Sunday, April 24, 2011

The Day Christ Died

Now, at the end, Jesus again pulled himself up to the top of his cross.  Again he spoke.  “Father,” he cried, “into your hands I commit my spirit!”  One of the soldiers came around to the front of the cross to take another look.  Then he went back and lay down on the rock.  From Jesus’ lungs came a final cry: “It is finished!”  The body sagged on the cross.  Jesus willed himself to die.  A sound went through the air as though a herd of animals had stampeded underground.  A fresh breeze expelled its brief breath on the wildflowers.  The earth trembled and a small crack fissured the earth from the west toward the east and split the big rock of execution and went across the road and through the gate of Jerusalem and across the town and through the temple, and it split the big inner veil of the temple from the top to the bottom and went on east and rocked the big wall and split the tombs in the cemetery outside the walls and shook the Cedron and went on to the Dead Sea, leaving fissures in the earth, the rocks and across the mountains.  The centurion and some of the soldiers jumped to their feet in alarm.  They came to the front of the cross and looked at him and at the darkened sky and the crack across the big rock.  The centurion bowed his head.  “Assuredly,” he said to the others, “this man was the Son of God.”
That excerpt about the final moments of Christ's life comes from the 1957 bestseller The Day Christ Died by Jim Bishop, a book I just flicked onto my Kindle.  In his Introduction to the 1977 edition of the book, Paul L. Maier wrote:
It is not irreverent to wish that Jim Bishop had lived two thousand years ago instead, so that the New Testament might have contained five Gospels: Matthew, Mark, Luke, John, and Bishop.  His fifth evangel would have been vastly different from the other four in that he would have taken care of all the little details missing in the standard Gospels, which unfold their great story by focusing only on the major events. The Day Christ Died comes close to what Jim Bishop might have written under those circumstances.  Ever the meticulous journalist with panoramic vision, Bishop searches where even scholars sometimes forget to look, and supplies us with all the colorful data from everyday life in first-century Palestine to make “the greatest story ever told” more credible and alive than would seem possible on the printed page.
Bishop (1907-1987) was a literary wizard when it came to making historic events "credible and alive," a style which he brewed through years as a reporter, editor and columnist.  TIME magazine once called him "The Golden Hack," saying that the "silver-haired Jim Bishop, 49, talks in terse, side-of-the-mouth sentences that often sound as if he read Hemingway before writing, also brings to his craft an Irish eye for sentiment and a memory for 'all the important little tiles of fact on every story of consequence.'"  (Bishop was also a very prescient reporter; according to this page, on the day I was born he published a column called "A Beautiful Young Man.")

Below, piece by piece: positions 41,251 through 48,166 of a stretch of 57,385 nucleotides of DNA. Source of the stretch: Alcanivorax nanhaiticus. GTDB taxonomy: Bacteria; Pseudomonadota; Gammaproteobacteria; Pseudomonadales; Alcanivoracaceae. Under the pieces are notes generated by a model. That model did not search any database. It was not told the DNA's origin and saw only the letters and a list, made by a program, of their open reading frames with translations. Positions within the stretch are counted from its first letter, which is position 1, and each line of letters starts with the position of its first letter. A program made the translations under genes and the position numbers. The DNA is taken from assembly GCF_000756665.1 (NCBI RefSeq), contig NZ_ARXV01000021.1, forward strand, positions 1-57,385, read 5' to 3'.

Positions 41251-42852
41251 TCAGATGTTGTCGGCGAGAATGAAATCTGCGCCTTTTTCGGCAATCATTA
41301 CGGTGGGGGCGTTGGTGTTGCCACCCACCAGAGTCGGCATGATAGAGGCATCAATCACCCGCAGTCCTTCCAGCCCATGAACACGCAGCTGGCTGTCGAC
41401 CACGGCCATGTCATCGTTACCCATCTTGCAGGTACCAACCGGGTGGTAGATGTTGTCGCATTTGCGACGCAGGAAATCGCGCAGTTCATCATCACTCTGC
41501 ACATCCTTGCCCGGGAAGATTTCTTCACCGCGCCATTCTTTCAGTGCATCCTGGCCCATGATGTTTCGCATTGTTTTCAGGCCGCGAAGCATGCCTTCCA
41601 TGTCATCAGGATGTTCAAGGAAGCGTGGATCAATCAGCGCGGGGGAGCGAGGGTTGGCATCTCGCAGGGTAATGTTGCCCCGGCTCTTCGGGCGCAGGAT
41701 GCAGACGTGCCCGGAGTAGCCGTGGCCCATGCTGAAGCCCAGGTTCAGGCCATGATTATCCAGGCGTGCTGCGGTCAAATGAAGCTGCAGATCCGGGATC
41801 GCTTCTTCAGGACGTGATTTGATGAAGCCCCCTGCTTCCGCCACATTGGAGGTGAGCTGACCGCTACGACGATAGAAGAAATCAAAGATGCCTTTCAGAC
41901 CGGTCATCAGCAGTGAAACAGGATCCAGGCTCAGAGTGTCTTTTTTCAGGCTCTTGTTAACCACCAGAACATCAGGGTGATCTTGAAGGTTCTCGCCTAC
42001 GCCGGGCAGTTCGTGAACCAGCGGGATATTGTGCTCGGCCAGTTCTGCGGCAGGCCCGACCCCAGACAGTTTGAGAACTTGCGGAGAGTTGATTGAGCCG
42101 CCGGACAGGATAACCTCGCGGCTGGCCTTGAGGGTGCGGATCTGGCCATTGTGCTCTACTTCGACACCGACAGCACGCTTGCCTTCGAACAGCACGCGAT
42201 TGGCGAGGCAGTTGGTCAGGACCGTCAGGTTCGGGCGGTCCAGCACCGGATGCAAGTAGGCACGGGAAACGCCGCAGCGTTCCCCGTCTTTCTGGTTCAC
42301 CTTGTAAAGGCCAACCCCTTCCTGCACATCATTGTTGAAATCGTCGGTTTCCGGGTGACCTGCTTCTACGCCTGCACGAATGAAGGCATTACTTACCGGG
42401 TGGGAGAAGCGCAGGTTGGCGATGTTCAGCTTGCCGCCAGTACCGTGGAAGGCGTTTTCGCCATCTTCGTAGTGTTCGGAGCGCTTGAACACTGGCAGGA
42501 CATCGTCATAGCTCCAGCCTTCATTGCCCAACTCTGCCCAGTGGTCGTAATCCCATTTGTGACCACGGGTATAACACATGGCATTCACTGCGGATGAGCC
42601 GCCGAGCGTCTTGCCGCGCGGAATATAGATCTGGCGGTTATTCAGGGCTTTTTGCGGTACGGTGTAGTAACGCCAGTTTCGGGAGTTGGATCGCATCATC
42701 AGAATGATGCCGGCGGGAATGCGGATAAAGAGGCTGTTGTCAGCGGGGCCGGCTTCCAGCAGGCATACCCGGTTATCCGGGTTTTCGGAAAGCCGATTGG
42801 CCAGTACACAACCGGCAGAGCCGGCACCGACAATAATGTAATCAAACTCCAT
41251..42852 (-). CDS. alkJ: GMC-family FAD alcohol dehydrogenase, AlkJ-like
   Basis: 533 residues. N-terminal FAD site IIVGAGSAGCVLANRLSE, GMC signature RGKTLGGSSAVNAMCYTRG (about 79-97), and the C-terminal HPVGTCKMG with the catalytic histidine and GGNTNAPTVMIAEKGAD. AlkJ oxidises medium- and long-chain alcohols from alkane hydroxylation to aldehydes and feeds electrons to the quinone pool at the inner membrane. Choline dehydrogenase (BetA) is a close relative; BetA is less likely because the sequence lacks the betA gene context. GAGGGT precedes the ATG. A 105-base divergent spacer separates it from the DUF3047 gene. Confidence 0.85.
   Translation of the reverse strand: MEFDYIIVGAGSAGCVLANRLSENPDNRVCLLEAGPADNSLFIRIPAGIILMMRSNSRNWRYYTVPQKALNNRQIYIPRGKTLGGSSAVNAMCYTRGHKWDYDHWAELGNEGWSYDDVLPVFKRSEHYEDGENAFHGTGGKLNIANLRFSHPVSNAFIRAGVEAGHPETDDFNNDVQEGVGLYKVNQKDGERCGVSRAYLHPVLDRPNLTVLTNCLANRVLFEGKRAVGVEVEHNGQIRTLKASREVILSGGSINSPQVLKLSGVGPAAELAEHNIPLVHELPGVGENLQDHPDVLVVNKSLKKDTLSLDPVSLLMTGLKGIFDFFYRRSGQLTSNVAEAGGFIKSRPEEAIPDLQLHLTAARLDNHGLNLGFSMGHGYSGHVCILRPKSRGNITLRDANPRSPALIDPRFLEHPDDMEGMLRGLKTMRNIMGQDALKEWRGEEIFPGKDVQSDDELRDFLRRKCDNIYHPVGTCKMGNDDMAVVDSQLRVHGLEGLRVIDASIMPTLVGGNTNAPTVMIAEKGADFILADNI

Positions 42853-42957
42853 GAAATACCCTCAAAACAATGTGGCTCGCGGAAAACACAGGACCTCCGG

I was surprised to find I didn't already own The Day Christ Died since I've been a long-time fan of Bishop's work, starting with The Day Lincoln Was Shot, the author's first bestseller written in 1955.  I can still remember the very look and feel of that book: a paperback which had been transmogrified into a hardback by the Teton County Library in Jackson, Wyoming.  As best I can remember, I was in junior high when I checked out the book, took it home and started reading it right away.  By the time my mother called me to dinner, I was deep into John Wilkes Booth's conspiracy; by breakfast the next morning, the bullet was already lodged in Lincoln's head.  The Day Lincoln Was Shot was one of those transformational books--a reading experience which shaped and altered the course of my entire life.  In those pages, Bishop showed me how dusty historical facts can be sparked to life by a style that borders on the fiction.  He revealed the possibilities of turning truths into half-truths without sacrificing believability.

In one sense, Bishop's trademark "Day" books* should be read as fiction, just as The Executioner's Song and In Cold Blood cannot be completely held accountable to the truth.  Indeed, for as much as it adheres to the written record of the Gospels and Bishop's intense research, The Day Christ Died could easily be called "cruci-fiction."  Just look at how vividly Bishop brings to life the loud crack of the earthquake at the moment Jesus gives up the ghost.  The Gospel of Matthew gives it one verse: "And behold, the veil of the temple was rent in twain from the top to the bottom, and the earth did quake, and the rocks rent."  Bishop adds the thundering herd of animals and the "brief breath on the wildflowers."  Accurate?  Maybe not.  Memorable?  You better believe it.

*Which also include The Day Kennedy Was Shot and The Day Christ Was Born.

1 comment:

  1. Thanks, David. This gives added meaning to the scriptures. I should read Bishop"s works.